Armageddon Beachparty continues to create art and community in Woodbridge amid uncertainty

When Elena and Aubrey Smyth quit their corporate graphic design and health insurance jobs on a whim nearly eight years ago to become full-time artists, they knew there was no looking back. “[Working in an office] just wasn’t for us,” Aubrey says. “It felt like the harder and harder we worked, the further away the dream of being self-employed artists seemed to get for us.”

Aubrey recalls that the young couple, both Detroit natives, had no savings to ease the risk but took the plunge anyway. After spending the next five years working collaboratively as painters while establishing a name for themselves in the art industry, the Smyths’ creativity and ambition finally paid off when the pair opened their brick-and-mortar venue, Armageddon Beachparty Lounge, in 2018. Since then, the swanky lounge on Putnam Street has doubled as an art gallery and performance space, hosting creatives ranging from local artists to DJs, as well as national performers and burlesque shows.

“The best thing for us was being able to create a platform for a lot of local upcoming acts on the scene that don’t really have a name for themselves to be able to book out the bigger venues,” Aubrey says.

In March, though, when the COVID-19 pandemic began to spread through Detroit and Gov. Gretchen Whitmer issued a statewide shelter-in-place order prohibiting gatherings and events like the ones Armageddon Beachparty hosts every week, business came to an abrupt halt. Suddenly, the Smyths found themselves drawing on their creative resilience to navigate the unprecedented challenges of owning a small business during a pandemic.

“There were a lot of projects and traveling that we had planned ahead for the warmer season that got wiped out with this whole pandemic,” Aubrey says. “In terms of the lounge, we were booked from March out through the beginning of July, and our entire schedule was just wiped clean.”

“Normally we host two shows minimum per week, every Friday and Saturday, at the lounge,” Elena adds. “Months and months of planning and trying to get ahead with our process and be on top of everything was completely undercut.”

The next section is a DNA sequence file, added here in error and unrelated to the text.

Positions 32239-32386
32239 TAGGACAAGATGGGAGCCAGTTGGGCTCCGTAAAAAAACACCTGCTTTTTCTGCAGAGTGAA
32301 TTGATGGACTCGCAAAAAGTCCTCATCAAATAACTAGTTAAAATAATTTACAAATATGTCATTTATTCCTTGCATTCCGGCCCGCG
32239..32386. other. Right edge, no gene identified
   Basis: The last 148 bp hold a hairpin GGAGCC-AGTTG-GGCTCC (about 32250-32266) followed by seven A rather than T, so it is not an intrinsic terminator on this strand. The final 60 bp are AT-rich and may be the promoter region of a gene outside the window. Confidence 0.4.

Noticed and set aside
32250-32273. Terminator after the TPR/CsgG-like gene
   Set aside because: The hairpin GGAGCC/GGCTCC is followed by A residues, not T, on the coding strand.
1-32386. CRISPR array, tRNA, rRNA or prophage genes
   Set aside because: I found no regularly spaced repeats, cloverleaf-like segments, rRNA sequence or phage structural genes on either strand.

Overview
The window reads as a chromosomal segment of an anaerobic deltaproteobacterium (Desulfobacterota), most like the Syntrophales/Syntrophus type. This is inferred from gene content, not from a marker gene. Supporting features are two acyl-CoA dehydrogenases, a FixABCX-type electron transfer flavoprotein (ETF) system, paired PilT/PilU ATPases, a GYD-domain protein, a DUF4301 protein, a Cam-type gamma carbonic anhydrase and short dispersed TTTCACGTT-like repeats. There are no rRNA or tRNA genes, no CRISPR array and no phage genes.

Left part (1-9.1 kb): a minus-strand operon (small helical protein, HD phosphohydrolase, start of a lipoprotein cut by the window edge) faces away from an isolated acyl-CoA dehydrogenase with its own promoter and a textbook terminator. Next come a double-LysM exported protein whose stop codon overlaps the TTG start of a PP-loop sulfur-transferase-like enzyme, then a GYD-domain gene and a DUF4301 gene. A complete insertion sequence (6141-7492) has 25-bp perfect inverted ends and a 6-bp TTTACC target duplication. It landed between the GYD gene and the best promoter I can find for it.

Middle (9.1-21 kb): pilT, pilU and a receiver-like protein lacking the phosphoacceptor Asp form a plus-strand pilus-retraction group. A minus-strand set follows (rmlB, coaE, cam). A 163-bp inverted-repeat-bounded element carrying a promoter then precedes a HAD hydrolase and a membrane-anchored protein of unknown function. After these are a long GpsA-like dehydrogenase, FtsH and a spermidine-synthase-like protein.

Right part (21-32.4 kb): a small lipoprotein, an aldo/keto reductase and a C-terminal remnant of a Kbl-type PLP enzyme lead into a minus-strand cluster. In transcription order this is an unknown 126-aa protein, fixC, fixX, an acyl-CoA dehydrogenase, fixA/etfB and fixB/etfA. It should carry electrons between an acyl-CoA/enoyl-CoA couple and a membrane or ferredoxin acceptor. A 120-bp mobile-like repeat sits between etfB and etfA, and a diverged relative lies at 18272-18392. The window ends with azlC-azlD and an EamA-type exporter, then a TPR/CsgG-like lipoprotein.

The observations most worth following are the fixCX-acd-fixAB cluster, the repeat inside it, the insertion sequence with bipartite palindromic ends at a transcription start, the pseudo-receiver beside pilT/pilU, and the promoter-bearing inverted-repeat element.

Elena recalls that when the couple heard about the pandemic and shelter-in-place orders, their primary concern was the well-being of their two-and-a-half-year-old daughter, Margot — and figuring out how to survive as self-employed artists and small business owners.

Elena estimates that the business lost around 90% of normal revenue due to the shelter-in-place orders. “The first couple weeks were really stressful as we were trying to figure out everything and how we were going to be able to stay afloat,” she says. “We applied for as many emergency relief grants and loans as we possibly could.”

The Smyths were able to secure a $5,000 grant from the Detroit Small Business Stabilization Fund, made available through a partnership between TechTown, the City of Detroit, the Detroit Economic Growth Corporation (DEGC) and Invest Detroit, helping to ease the financial burden of having to pay rent for the venue throughout the duration of its closure.

Drawing on the strength and persistence that initially led to their success as working artists, the Smyths haven’t let the pandemic stop their work — or their vision of supporting other creatives. Quickly pivoting, Armageddon Beachparty began selling masks online, in addition to finding unique ways to continue bringing their lively events into the homes of their patrons while creating opportunities for the artists and performers they’d built their business around supporting.